The Russian Ministry of Foreign Affairs has issued a travel warning telling Russians to refrain from trips abroad, especially to countries that have extradition treaties with the United States.

Maxim Chukharev
Maxim Chukharev

A spokesman for the Russian Embassy in Washington alluded to “several examples” of these kinds of actions by the U.S., including Maksim Chuharev, who was extradited to the U.S. from Costa Rica in March to face charges of helping to operate a $6 billion money laundering scheme. (Liberty Reserve)

According to Russian government-owned television outlet, Russia Today (RT), the Foreign Ministry said Chuharev’s “extradition was carried out with serious procedural deviations and in violation of generally accepted international rules.”

“Without any reasons the U.S. administration is refusing to recognize the reunification between Russia and Crimea that fully meets the international legal standards and the U.N. charter,” according to a statement on the ministry’s website. “It tries to make a routine practice out of hunting for Russian citizens in third countries with subsequent extradition and conviction in the US, usually over dubious charges.”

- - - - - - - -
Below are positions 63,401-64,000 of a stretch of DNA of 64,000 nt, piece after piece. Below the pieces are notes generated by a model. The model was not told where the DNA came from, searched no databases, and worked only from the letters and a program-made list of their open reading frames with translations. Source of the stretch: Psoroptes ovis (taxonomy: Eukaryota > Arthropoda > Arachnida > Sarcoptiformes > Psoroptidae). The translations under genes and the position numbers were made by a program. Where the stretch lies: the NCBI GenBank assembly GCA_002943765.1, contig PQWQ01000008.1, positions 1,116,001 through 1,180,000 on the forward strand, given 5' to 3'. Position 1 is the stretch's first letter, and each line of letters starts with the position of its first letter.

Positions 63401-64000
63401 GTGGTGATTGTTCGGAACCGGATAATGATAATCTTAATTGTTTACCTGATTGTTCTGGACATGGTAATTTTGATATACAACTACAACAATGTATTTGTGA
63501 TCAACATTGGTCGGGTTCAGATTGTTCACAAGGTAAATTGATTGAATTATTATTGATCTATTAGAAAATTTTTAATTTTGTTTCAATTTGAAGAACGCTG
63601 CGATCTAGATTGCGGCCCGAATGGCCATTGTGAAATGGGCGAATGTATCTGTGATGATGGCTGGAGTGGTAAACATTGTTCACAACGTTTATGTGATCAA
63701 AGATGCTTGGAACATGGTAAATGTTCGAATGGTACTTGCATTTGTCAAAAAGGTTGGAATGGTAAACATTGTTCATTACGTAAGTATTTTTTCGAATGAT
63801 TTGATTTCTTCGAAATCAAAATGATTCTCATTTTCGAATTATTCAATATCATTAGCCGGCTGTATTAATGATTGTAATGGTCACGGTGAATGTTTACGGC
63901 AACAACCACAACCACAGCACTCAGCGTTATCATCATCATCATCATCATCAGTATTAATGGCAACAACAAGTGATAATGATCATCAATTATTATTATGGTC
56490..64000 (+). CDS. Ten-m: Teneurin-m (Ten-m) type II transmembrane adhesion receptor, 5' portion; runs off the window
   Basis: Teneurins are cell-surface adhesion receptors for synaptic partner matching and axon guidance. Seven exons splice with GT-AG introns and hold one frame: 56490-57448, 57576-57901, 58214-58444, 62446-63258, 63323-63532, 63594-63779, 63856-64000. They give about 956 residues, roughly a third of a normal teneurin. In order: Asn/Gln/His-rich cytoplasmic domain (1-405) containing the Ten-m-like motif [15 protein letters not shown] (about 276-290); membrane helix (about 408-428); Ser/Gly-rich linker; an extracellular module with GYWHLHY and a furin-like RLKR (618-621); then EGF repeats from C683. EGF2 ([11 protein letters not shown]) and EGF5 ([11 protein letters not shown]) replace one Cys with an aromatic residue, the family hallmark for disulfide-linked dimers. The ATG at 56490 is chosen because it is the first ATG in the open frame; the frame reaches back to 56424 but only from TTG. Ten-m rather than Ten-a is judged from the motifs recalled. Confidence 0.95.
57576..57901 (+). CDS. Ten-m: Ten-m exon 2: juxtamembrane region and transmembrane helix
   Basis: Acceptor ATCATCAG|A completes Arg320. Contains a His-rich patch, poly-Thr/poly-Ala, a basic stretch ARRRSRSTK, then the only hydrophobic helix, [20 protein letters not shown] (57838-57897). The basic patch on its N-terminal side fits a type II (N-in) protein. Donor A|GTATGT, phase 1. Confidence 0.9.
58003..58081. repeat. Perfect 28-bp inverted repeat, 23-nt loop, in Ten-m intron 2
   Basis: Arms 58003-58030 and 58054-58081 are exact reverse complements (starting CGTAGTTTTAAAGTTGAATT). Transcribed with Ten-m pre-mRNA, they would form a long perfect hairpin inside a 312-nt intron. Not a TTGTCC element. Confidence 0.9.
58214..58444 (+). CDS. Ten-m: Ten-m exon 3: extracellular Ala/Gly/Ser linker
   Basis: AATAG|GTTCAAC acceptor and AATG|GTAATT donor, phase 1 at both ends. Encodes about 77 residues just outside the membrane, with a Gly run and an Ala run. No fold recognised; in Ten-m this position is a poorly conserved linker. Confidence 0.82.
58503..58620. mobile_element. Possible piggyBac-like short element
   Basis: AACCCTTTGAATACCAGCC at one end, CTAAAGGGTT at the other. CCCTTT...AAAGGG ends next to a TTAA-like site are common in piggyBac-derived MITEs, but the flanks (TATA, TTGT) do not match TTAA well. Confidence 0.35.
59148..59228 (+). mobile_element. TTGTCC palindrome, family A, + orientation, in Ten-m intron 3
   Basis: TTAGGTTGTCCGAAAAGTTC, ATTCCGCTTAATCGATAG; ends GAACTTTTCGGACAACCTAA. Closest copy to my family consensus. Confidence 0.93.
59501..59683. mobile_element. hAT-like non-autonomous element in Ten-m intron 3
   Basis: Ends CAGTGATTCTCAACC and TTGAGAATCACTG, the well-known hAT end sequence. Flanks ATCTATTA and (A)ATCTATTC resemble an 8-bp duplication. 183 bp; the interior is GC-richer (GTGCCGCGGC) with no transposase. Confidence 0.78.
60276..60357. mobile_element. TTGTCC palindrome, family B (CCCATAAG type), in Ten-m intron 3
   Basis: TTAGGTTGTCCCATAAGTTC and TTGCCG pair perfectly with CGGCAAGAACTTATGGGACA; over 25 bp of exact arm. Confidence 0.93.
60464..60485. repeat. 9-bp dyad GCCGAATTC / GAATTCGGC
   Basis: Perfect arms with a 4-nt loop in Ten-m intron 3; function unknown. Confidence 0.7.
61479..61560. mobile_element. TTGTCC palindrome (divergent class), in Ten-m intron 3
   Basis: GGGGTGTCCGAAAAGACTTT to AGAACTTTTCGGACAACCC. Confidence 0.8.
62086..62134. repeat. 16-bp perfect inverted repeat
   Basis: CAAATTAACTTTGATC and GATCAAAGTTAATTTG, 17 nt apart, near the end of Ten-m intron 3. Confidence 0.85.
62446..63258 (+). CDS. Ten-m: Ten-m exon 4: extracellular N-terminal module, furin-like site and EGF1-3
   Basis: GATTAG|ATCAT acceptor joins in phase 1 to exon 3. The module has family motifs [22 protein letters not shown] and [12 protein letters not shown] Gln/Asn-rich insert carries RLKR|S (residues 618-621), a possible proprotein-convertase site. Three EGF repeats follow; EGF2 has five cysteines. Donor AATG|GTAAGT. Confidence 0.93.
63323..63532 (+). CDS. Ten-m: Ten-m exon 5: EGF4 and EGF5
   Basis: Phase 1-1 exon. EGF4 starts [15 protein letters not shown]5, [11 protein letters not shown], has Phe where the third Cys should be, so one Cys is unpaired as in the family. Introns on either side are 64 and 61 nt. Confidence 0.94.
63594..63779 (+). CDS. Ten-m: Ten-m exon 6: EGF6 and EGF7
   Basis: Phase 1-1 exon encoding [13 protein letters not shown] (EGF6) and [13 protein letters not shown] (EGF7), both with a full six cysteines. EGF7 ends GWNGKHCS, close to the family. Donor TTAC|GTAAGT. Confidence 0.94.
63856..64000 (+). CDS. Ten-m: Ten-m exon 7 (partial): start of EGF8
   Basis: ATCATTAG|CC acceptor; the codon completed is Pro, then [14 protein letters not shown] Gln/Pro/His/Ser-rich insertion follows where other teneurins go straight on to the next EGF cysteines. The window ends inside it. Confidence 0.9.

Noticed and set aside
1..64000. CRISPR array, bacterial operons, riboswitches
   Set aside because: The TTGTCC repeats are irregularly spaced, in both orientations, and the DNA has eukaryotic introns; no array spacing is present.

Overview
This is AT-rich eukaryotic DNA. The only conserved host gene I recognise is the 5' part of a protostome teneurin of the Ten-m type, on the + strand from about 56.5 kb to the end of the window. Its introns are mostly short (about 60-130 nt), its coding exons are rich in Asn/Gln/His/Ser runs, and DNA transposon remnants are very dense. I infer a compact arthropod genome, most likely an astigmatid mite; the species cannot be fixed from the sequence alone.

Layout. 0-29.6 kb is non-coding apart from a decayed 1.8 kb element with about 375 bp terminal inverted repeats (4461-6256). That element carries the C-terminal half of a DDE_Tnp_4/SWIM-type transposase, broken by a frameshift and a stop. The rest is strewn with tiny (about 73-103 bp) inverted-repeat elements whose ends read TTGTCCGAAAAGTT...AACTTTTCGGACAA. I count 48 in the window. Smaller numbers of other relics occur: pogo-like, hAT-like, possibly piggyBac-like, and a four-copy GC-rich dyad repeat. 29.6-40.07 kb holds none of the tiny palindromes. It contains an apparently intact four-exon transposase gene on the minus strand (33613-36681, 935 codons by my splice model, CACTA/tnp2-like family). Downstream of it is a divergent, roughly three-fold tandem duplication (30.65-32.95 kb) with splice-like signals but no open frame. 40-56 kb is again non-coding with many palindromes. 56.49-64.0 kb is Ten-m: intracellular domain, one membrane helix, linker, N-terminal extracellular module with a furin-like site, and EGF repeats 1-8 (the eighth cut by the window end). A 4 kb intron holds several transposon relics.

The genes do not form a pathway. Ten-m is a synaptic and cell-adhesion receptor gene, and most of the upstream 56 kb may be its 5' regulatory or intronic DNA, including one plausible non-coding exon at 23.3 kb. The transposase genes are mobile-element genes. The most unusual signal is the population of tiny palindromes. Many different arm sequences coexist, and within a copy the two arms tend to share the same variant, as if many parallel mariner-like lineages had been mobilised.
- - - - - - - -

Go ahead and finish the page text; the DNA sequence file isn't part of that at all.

The statement went on to cite Konstantin Yaroshenko and Viktor Bout -two convicted criminals – as examples of Russian citizens who have had this happen to them. Yaroshenko was arrested in May of 2010 in Monrovia, Liberia, and was convicted of smuggling “thousand-kilogram quantities of cocaine,” according to the U.S. Drug Enforcement Agency.  Liberian officials turned him over to DEA officials two days after his arrest.

“While he was in DEA custody, the DEA followed the rules of law and the Geneva Convention regulations regarding treatment of a defendant,” read a statement on the DEA website.

At the time, the Russian Foreign Ministry called the extradition a “kidnapping.”

“Two cases don’t become a pattern, and it’s not like we’re going after Russians,” he said. “If they’re organized criminals, we’re going to extradite them.”

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